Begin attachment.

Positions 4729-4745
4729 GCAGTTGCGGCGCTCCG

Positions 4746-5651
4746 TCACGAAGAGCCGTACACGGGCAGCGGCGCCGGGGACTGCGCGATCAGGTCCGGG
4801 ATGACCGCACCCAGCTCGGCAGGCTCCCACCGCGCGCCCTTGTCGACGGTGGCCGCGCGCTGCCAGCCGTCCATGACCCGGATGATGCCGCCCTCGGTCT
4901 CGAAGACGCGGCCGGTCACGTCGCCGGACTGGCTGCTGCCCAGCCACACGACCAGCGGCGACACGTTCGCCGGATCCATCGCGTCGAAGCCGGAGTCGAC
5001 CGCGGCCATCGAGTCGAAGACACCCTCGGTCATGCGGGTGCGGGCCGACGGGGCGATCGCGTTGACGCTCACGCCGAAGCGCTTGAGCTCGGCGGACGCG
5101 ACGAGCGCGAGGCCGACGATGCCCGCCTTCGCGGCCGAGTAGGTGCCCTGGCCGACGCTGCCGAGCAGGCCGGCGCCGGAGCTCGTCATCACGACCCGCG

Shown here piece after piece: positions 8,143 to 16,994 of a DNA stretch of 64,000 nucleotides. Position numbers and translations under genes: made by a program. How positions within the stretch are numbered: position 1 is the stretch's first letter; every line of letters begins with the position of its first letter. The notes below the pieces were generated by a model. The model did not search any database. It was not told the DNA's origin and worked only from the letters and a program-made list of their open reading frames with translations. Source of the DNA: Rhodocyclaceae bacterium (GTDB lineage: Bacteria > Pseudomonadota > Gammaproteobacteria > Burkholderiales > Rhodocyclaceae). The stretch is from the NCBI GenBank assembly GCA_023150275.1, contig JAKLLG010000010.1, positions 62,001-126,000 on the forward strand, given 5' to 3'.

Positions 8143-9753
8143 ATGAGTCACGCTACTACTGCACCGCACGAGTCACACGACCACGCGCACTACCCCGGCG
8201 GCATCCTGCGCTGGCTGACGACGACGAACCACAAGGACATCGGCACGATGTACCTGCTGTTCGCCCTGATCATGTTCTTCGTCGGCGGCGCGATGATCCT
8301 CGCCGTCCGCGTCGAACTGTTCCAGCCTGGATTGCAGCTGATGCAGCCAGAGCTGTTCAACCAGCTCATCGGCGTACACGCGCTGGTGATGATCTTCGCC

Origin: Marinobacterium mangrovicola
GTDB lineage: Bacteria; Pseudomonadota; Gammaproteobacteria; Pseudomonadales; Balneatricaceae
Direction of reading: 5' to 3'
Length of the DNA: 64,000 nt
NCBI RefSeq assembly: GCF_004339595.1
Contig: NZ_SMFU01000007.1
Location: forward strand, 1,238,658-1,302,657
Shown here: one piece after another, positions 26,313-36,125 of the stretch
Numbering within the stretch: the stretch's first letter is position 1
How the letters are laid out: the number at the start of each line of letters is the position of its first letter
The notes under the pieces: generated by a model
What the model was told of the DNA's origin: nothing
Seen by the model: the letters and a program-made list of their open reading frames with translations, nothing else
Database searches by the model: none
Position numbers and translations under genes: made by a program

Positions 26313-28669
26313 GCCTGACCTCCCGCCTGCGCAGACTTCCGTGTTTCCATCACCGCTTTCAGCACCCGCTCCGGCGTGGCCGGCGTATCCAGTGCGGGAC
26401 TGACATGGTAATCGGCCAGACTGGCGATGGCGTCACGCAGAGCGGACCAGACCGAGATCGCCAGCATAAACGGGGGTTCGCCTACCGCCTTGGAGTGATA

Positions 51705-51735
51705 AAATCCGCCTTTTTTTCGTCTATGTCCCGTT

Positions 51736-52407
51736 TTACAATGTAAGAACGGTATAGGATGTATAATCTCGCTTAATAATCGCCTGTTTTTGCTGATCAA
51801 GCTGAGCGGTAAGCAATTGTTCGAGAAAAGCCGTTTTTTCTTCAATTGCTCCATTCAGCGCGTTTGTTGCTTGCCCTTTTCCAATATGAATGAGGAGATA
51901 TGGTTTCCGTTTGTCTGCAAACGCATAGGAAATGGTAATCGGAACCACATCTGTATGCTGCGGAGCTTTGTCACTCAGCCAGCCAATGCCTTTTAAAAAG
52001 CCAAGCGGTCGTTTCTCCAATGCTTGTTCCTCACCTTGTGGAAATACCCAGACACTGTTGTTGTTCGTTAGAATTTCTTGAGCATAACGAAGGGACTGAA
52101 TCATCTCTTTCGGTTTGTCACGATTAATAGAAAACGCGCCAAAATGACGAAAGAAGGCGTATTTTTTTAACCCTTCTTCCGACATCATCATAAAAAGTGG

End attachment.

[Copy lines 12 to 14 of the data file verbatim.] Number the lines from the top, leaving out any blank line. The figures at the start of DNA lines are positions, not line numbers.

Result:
8201 GCATCCTGCGCTGGCTGACGACGACGAACCACAAGGACATCGGCACGATGTACCTGCTGTTCGCCCTGATCATGTTCTTCGTCGGCGGCGCGATGATCCT
8301 CGCCGTCCGCGTCGAACTGTTCCAGCCTGGATTGCAGCTGATGCAGCCAGAGCTGTTCAACCAGCTCATCGGCGTACACGCGCTGGTGATGATCTTCGCC

Origin: Marinobacterium mangrovicola